Britain's opposition has slammed the Conservative party for 24 "tax rises" under chancellor George Osborne on the eve of his Budget 2014 announcement.
Labour's shadow chief secretary to the Treasury, Chris Leslie, said voters and companies should not be hoodwinked over possible taxation changes when Osborne has pushed through a range of tax rises or income threshold amendments over the last four years.
"We need a Budget that tackles the cost-of-living crisis which has left working people £1,600 a year worse off under the Tories," said Leslie.
"Osborne wants to take credit for increasing the personal allowance, but hopes people forget his 24 Tory tax rises, including the VAT hike.
"While millionaires have been given a huge tax cut, the truth is millions of hard-working people have seen their taxes go up.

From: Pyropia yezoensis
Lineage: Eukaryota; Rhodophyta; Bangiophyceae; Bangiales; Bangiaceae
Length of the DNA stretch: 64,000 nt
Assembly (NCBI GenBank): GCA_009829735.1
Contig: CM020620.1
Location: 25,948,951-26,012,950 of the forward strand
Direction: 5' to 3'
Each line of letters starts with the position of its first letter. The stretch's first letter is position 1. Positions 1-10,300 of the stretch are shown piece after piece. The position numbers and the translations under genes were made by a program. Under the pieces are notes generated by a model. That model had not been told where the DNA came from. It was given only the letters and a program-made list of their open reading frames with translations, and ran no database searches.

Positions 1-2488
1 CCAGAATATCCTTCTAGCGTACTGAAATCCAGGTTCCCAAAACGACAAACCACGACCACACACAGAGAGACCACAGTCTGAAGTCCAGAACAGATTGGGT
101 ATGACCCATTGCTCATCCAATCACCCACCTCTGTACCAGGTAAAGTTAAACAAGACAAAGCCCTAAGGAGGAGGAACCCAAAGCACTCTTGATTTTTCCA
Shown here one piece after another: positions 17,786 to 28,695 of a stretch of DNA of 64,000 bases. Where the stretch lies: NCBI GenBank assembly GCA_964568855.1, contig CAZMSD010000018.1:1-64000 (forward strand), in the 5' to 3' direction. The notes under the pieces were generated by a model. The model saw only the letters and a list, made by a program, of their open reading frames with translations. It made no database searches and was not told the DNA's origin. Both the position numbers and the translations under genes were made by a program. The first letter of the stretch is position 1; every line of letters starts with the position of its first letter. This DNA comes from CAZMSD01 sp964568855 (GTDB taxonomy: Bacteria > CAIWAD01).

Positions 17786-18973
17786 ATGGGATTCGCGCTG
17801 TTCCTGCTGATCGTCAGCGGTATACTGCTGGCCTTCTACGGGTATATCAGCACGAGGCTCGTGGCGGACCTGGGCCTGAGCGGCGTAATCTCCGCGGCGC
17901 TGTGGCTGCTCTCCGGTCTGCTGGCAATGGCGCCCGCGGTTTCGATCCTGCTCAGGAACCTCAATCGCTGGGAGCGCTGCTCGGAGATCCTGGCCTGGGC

"It's the same old Tory con – giving with one hand while taking away much more with the other. The VAT rise alone has cost families with children an average of £1,350 over the last three years. And the 24 Tory tax rises don't include the cuts to tax credits which have hit millions of working families."
The 24 "Tory tax rises" include the rise in the standard rate of VAT, which was temporarily reduced to 15% on 1 December 2008. It returned to 17.5% on 1 January 2010 and a year later rose to 20%
Average earnings in real terms are £1,600 a year lower today than in May 2010, claimed Labour.
When all tax changes are taken into account, Treasury figures show that taxes have already increased by £24bn so far this parliament, with another £3bn of tax rises to come in 2014-15.
"A Labour Budget this week would cut taxes for 24 million people on middle and lower incomes by introducing a lower 10p starting rate of tax," said Leslie.
"We'd get young people off benefits and into work with a compulsory jobs guarantee, freeze energy bills, expand free childcare, get more homes built and cut business rates for small firms. We'd also reverse the £3bn tax cut for the top one per cent of earners to get the deficit down in a fairer way."
Labour's analysis of figures from the IFS show that families with children are on average £891 worse off this year due to the tax and benefit changes introduced since 2010.